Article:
By Asaf Shalev
Just days before Jews around the world gather with their families and friends to read the Haggadah as part of the Passover holiday, one family of reunited Holocaust survivors filed a lawsuit to reclaim a 700-year-old Haggadah that they say was lost to them during the rise of Nazi Germany.
Since 1946, the Birds’ Head Haggadah has been in the possession of the Israel Museum in Jerusalem where it has been examined by countless scholars and displayed prominently for millions of visitors who have passed it by.
The medieval manuscript features illustrated figures with human bodies and bird heads laboring to make the traditional matzah bread eaten during Passover in commemoration of the biblical exodus from Egypt.
“The Birds’ Head Haggadah is one of the worlds’ most famous medieval Jewish manuscripts,” said Michelle Margolis, a Judaica librarian at Columbia University. “The distinctiveness of the bird-headed Jews — in medieval Jews’ hats! — has intrigued art historians, scholars, and the general public for generations.”
According to the lawsuit filed in state court in Manhattan last week, the Haggadah rightfully belongs to the heirs of Ludwig Marum, a German Jew who served in Germany’s parliament until 1933 when the Nazis arrested him. They murdered him in April 1934, making him among the earliest victims of the Holocaust.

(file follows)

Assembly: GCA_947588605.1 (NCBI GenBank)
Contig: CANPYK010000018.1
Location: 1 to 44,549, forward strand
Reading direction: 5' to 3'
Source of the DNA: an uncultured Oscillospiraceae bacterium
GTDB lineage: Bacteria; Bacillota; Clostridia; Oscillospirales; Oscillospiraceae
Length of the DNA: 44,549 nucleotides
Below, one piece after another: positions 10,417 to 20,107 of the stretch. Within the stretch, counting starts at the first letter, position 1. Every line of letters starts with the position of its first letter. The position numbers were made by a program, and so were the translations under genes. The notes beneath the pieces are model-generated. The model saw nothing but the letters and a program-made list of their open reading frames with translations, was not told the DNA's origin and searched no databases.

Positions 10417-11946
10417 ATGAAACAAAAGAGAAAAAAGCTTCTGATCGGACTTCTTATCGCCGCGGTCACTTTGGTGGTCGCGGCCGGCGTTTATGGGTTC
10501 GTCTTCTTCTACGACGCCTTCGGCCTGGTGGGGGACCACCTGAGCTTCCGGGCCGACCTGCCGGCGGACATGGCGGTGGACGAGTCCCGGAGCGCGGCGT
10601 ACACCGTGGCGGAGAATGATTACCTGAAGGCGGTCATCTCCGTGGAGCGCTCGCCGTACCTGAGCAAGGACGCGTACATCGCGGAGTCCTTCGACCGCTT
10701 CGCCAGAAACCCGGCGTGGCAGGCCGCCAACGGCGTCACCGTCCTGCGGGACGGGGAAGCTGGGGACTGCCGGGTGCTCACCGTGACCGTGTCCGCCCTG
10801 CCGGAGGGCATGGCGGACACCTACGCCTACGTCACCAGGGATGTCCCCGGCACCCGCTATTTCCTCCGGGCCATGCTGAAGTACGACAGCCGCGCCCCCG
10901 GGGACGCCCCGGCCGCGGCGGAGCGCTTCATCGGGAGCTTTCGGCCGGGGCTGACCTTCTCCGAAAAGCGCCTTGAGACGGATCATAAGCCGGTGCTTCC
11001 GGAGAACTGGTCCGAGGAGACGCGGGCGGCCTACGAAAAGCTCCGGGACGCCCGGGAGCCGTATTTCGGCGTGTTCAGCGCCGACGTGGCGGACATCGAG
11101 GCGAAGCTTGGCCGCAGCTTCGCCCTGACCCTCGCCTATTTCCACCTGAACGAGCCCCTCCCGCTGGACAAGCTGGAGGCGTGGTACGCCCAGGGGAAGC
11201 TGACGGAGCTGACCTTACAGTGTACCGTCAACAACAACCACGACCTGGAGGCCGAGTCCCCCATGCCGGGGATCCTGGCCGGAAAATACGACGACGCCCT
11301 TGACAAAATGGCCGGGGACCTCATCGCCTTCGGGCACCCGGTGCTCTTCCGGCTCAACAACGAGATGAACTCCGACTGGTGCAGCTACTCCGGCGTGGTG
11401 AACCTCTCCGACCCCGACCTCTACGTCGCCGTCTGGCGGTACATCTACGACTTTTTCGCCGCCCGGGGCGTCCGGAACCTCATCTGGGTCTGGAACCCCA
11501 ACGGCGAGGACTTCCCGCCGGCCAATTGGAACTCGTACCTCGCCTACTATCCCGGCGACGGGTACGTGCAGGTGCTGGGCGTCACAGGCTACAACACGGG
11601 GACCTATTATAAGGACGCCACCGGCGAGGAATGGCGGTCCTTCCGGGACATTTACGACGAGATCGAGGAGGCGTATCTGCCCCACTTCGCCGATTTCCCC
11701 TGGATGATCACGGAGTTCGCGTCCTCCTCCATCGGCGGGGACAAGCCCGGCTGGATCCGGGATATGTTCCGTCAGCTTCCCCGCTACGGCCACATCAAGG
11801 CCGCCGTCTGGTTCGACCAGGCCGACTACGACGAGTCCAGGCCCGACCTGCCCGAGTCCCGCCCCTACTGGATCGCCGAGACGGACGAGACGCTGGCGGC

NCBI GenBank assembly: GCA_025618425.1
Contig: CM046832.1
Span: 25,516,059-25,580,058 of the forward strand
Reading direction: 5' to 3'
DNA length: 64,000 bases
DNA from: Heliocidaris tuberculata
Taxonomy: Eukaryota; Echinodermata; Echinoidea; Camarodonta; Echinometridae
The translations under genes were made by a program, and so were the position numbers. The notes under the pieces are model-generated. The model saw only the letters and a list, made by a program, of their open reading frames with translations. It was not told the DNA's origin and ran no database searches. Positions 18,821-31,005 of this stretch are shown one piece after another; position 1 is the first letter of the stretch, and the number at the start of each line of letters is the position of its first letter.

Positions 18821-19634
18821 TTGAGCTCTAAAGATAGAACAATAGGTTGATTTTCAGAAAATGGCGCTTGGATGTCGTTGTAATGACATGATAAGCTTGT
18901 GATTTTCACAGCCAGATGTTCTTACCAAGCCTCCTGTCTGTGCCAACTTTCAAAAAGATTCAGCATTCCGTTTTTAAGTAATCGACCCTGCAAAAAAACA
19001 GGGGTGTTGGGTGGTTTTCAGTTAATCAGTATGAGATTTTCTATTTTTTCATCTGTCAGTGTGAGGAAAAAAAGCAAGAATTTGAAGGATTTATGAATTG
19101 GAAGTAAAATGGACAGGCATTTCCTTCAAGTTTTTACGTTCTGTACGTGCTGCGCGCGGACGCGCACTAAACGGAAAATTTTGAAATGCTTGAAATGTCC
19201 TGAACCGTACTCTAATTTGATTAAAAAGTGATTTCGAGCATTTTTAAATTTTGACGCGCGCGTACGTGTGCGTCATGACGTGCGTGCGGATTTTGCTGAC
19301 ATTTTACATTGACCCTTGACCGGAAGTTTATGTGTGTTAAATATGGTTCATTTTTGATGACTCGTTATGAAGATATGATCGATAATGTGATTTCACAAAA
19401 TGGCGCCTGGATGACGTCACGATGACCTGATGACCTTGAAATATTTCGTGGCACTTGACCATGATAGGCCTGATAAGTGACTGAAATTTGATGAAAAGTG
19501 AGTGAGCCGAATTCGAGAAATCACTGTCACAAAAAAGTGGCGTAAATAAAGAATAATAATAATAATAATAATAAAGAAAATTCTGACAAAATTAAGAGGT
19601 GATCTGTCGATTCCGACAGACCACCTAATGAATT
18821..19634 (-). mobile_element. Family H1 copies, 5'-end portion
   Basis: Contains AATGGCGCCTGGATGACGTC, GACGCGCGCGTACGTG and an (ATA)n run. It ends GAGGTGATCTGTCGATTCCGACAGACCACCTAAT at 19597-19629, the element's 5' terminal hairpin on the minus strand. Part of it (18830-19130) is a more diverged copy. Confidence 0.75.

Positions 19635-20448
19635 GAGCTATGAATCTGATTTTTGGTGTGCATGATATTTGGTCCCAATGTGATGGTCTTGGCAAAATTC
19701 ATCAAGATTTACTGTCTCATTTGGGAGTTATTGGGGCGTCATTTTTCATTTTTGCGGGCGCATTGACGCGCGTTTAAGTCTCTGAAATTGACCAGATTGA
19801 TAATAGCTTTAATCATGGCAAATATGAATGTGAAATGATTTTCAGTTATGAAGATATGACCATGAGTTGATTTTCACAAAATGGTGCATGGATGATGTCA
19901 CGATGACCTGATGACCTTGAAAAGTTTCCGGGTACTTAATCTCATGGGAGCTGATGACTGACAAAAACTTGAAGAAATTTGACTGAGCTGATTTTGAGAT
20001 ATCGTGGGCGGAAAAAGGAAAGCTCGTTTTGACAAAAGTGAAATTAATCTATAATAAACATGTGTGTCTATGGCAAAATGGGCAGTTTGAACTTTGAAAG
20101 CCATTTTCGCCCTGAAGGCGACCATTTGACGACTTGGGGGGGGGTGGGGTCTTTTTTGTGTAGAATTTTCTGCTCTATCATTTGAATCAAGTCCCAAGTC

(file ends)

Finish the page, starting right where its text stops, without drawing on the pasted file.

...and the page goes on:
Marum’s four living grandchildren, three of whom are Holocaust survivors, discovered their familial ties late in life, and have been endeavoring for years to establish ownership of the Haggadah. Their claims became public in 2016 when the heirs said the book had been stolen and only resurfaced in 1946 in Mandatory Palestine when the museum’s predecessor purchased it without permission from the family.
The Marum descendants say the Haggadah is worth $10 million. A Jewish prayer book from the same era with similar illustrations was sold last year for $8.3 million.
A spokesperson for the museum rejected the claims in the lawsuit, saying that Marum’s late daughter Elisabeth Lunau had given her permission for the museum to keep the manuscript. Lunau learned of the Haggadah’s purchase by the museum in 1950, and in 1984, she visited Israel the museum, writing a letter to say that the Haggadah should remain in the museum “for the benefit of the public,” according to a statement from the museum.
“It is unfortunate that 40 years after Elizabeth Lunau wrote to the Israel Museum that the Haggadah should remain in its collection, her daughter, niece, and nephews are suing the Museum with an attempt to undo her wishes,” the statement says.
But the Marum grandchildren dispute the museum’s version of events, according to The Art Newspaper.
“The museum well knows that Elisabeth considered suing the museum, and refused to relinquish the family’s ownership of the Haggadah,” a lawyer for the grandchildren told The Art Newspaper. “The fact that Elisabeth believed, as do the heirs today, in allowing the public to access to the Haggadah, does not give the museum any basis to claim ownership to the family property, then, or today.”